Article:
Indian electoral commission has announced it will hold a general election in seven stages starting on April 11.
In what will be the world’s biggest democratic exercise with Prime Minister Narendra Modi likely to benefit from the recent tensions with Pakistan.
Almost 1 billion citizens will be eligible to vote, 15 million of them aged between 18 and 19, Chief Election Commissioner Sunil Arora said at a press briefing in the capital New Delhi on Sunday.
Until a few weeks ago, a shortage of jobs and weak farm prices and corruption allegations were seen as seriously denting Modi’s popularity. But pollsters say his ruling Hindu-nationalist Bharatiya Janata Party (BJP) now has a clear advantage after India’s armed forces clashed with those of arch-rival Pakistan last month, triggering a wave of patriotic fervour across the nation.
The recent clashes between India and Pakistan were triggered after a Feb. 14 suicide bombing that killed 40 Indian paramilitary police in the northern region of Kashmir claimed by both countries. A militant group claimed responsibility for the attack and India accused Pakistan of complicity – a charge Pakistan denies.
Aerial confrontations between the nuclear-armed nations ensued and, although questions have been raised about how effective the Indian military action actually was, Modi’s approval rating soared.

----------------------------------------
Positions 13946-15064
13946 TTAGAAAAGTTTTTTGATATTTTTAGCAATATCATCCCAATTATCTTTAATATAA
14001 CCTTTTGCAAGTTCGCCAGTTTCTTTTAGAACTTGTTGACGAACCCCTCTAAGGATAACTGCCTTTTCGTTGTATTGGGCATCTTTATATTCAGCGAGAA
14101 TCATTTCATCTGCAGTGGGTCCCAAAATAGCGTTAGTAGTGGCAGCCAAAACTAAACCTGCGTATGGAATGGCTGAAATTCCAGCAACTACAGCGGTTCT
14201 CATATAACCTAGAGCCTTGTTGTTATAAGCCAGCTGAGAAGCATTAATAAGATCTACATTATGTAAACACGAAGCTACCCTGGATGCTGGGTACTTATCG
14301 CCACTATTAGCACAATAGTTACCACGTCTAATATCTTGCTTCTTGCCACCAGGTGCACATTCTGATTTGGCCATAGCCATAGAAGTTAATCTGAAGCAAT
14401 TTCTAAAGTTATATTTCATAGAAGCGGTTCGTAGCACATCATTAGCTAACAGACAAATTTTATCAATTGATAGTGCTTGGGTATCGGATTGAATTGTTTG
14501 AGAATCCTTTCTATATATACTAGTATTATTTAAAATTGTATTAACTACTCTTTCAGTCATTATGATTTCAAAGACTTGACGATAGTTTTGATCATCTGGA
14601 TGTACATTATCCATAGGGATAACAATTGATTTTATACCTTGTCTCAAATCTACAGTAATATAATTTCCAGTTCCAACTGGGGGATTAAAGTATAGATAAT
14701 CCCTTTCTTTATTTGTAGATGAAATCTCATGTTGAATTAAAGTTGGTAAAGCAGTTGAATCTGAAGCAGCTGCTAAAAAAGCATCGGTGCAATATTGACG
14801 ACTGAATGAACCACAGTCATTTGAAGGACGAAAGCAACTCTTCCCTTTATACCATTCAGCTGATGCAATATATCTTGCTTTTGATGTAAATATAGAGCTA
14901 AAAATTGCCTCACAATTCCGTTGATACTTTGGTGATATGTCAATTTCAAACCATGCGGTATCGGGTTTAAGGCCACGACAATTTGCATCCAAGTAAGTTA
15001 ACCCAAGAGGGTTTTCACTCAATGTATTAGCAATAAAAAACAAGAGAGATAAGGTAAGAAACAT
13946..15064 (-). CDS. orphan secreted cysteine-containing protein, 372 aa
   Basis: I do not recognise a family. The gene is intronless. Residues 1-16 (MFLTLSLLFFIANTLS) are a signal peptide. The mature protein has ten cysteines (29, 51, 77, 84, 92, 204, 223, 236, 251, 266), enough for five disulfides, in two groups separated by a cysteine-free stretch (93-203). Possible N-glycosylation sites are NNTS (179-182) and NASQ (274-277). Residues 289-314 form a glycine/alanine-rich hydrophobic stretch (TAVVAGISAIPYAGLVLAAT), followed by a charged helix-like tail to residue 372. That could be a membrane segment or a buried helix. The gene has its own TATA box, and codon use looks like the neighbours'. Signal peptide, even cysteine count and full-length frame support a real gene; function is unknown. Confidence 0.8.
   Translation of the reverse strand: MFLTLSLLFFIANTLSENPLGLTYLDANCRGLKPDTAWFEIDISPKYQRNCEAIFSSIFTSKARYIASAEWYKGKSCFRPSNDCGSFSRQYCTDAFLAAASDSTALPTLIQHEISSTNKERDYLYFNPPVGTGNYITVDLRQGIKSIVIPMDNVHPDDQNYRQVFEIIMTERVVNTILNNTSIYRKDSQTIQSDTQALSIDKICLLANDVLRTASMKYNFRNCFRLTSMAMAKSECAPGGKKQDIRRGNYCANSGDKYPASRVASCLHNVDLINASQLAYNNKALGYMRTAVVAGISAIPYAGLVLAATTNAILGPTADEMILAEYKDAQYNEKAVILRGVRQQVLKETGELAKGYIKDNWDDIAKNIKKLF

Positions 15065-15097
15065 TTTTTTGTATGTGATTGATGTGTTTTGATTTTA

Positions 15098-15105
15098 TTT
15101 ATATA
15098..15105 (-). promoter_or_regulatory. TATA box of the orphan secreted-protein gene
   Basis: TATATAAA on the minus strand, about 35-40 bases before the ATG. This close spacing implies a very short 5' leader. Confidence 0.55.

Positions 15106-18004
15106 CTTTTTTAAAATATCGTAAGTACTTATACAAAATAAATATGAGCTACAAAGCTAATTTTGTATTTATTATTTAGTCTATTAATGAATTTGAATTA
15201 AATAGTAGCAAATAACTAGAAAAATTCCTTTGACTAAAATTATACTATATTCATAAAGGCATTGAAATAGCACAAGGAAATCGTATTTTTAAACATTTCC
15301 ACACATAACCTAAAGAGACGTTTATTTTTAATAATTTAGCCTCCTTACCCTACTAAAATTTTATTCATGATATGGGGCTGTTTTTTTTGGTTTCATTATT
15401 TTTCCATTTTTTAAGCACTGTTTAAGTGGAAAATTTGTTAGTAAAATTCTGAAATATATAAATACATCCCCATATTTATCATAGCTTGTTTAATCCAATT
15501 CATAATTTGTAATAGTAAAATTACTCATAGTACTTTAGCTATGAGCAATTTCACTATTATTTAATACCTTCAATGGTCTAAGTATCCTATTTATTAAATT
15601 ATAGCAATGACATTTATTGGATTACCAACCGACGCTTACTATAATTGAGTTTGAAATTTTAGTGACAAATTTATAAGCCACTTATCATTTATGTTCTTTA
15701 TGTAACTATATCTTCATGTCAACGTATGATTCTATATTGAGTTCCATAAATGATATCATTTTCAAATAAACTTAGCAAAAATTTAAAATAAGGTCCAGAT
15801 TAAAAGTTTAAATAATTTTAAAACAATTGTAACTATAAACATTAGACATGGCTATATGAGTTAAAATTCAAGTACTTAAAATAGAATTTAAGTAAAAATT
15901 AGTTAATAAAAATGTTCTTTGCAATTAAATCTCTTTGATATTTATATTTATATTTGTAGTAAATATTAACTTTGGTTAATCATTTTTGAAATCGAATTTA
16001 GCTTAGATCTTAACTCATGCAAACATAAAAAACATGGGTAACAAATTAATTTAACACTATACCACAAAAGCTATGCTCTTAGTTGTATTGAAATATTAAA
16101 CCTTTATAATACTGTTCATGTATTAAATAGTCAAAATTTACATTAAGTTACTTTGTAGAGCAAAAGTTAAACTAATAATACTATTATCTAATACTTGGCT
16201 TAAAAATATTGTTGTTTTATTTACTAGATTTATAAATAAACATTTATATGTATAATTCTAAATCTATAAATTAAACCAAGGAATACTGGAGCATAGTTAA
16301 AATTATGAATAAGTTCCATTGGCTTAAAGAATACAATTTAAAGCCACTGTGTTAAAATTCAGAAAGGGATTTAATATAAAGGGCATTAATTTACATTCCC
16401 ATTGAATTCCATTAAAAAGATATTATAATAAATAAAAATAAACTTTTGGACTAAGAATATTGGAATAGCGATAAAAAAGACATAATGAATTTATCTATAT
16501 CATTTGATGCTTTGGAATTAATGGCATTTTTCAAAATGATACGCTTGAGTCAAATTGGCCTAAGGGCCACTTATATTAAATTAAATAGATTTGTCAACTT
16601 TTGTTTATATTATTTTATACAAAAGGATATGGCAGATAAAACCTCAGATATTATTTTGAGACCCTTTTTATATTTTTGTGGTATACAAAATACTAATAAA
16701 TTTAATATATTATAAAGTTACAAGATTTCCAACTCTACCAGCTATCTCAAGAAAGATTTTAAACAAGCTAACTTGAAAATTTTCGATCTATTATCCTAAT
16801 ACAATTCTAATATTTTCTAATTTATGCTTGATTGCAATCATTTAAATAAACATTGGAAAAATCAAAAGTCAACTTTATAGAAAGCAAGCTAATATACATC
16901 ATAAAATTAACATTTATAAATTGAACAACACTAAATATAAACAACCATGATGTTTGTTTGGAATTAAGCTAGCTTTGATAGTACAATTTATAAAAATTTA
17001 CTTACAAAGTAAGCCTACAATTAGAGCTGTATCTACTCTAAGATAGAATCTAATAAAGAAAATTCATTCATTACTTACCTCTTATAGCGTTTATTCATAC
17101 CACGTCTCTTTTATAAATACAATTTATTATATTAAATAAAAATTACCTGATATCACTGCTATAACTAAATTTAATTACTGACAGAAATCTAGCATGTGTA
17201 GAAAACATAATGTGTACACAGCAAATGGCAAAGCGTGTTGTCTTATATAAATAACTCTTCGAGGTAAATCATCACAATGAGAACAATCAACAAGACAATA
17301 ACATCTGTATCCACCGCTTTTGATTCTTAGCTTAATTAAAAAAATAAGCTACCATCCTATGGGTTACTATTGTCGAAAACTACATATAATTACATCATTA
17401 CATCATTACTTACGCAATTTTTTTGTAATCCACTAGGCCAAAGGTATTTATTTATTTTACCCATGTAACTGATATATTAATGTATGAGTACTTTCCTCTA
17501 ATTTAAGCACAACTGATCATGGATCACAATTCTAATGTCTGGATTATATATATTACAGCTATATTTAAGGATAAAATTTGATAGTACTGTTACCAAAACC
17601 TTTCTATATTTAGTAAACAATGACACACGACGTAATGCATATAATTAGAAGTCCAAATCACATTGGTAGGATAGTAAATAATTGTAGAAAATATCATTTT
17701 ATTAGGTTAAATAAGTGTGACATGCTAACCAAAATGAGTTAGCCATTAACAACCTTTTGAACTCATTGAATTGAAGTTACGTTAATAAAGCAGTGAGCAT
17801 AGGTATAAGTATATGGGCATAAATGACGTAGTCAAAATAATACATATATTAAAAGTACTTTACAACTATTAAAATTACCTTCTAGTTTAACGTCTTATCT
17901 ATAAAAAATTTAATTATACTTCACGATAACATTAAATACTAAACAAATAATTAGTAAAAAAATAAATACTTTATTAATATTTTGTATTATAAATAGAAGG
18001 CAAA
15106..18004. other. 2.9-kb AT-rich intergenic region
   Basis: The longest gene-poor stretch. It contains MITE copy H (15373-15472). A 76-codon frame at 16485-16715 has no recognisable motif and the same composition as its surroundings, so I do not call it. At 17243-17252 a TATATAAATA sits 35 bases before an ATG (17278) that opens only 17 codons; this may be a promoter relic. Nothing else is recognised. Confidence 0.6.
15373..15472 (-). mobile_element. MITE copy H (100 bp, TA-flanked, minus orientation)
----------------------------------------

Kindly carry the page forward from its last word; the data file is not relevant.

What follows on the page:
Of the 543 parliamentary seats up for grabs, 241 could go to Modi’s ruling alliance, compared with 141 to the Congress Party-led opposition alliance, based on a poll by the polling agency which was conducted over the past four weeks.
Earlier surveys released in January, before the most recent tension with Pakistan, showed the BJP and its allies emerging as the largest group in the election but falling short of a majority.
However, the main opposition Congress party, which late last year ousted the BJP from power in three largely rural states, is trying to band together with regional and caste-based parties to oust Modi.
Congress, controlled by the Nehru-Gandhi dynasty that ruled India for most of its post-independence history, is banking on voter resentment to propel the opposition alliance to victory.
The electoral commission is working hard on monitoring and controlling the spread of fake news on the social media platforms to sway voters. WhatsApp has, in particular, become a key campaign tool used widely by both leading parties.
He also said Facebook, Twitter, Google and WhatsApp have committed to cracking down on fake news by deploying fact checkers and grievance officers.
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